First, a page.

Update 11/8/19: This neat ZCP M3 sold for $20,800.
Among potential future classics, few shine quite as bright as the E46 M3. As a car that’s (currently) affordable and still fairly new, the E46 M3 offers performance levels few sports cars reach. It’s also one of the last BMWs mere mortals can work on, the last offering of the S54 motor before the M division switched to twin-turbocharged inline-6s and V8s. To some, the E46 was a mass-produced marketing tool; but to me, the E46 M3 corrected many of the perceived faults of the E36 M3. Of course, the motor was a large part, but outside the M3 was now really set off by flares, quad exhausts, bulges, gaping intakes and vents that really made it look as special as it was. Denied the CSL, for U.S. customers the most special of the breed were the late run ZCP “Competition Package” cars like today’s Interlagos Blue example.
The ZCP Competition Package added quite a few special details to an already special car for the end of the run. Cross-drilled front brakes were enlarged and lighter thanks to a two-piece design and hid behind spun-cast BBS RC wheels. Those wheels measured 19″ x 8″ in front and 9.5″ out back and not only managed to look more menacing, but were lighter than the Style 67 18″ standard wheels despite being larger. Turning those wheels was a quicker steering rack spun by an Alcantara wheel and containing a special “M” track-mode with revised software for the stability control. The ZCP package also had the aforementioned Interlagos Blue Metallic (A30) as its signature color and specific code ZCP milled aluminum effect interior trim. Reportedly, Interlagos could not even be ordered through BMW Individual – if you liked the color, you had to get the Competition Package. While the same S54B32 as standard production lay under the hood, the 333 horsepower screamer wasn’t exactly a bad thing. 2,410 ZCPs were sold in the U.S., with 843 of them being Interlagos – making for not only a great driver, but an instant collector:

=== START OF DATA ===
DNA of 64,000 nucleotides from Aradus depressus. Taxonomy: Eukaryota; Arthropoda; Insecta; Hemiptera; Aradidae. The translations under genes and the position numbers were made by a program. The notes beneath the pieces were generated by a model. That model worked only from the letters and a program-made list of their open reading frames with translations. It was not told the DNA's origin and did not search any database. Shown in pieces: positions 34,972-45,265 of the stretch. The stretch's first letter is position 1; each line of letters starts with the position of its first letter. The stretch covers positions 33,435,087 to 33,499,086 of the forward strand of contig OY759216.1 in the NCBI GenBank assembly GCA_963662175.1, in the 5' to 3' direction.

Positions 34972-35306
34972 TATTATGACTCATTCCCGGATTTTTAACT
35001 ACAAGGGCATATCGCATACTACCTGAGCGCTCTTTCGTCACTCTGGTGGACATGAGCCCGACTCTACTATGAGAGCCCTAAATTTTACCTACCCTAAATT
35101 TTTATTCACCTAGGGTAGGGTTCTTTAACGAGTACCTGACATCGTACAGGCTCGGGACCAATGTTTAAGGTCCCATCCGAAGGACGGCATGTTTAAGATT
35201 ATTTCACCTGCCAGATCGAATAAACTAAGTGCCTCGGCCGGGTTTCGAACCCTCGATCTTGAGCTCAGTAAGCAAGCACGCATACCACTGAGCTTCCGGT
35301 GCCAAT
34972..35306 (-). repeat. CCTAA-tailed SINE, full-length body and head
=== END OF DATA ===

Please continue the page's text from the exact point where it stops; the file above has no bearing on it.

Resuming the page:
Like earlier’s Audi TT, BMW’s first successful foray into the roadster market came in the 1990s with the Z3. The Z3’s styling was less aggressive and more organic than the original “Future Roadster” – the Z1 – had been, but initially motivation wasn’t much better. However, when BMW decided to stuff the E36 chassis full of the higher-power M-product motors, they instantly created a hit. Rear drive only with a singing inline-6 and attached to a manual transmission, they were affordable sports cars that offered a very high fun quotient even if they were not the most refined product, style or substance-wise.
At the same time that the M Roadster and M Coupe debuted in North America, planning was already underway for the Z3’s replacement. The new E85 Roadster and E86 Coupe debuted as a fresh face to replace the 90s-era Z3 in the early 2000s, but almost immediately the styling was considered controversial. There were hard edges, curves and cuts integrated into the exterior, and the traditional driver-oriented dashboard was gone, replaced by a more modern flat-cockpit layout. Much like the original Z1, it didn’t look like anything else on the market at the time, and reception was mixed.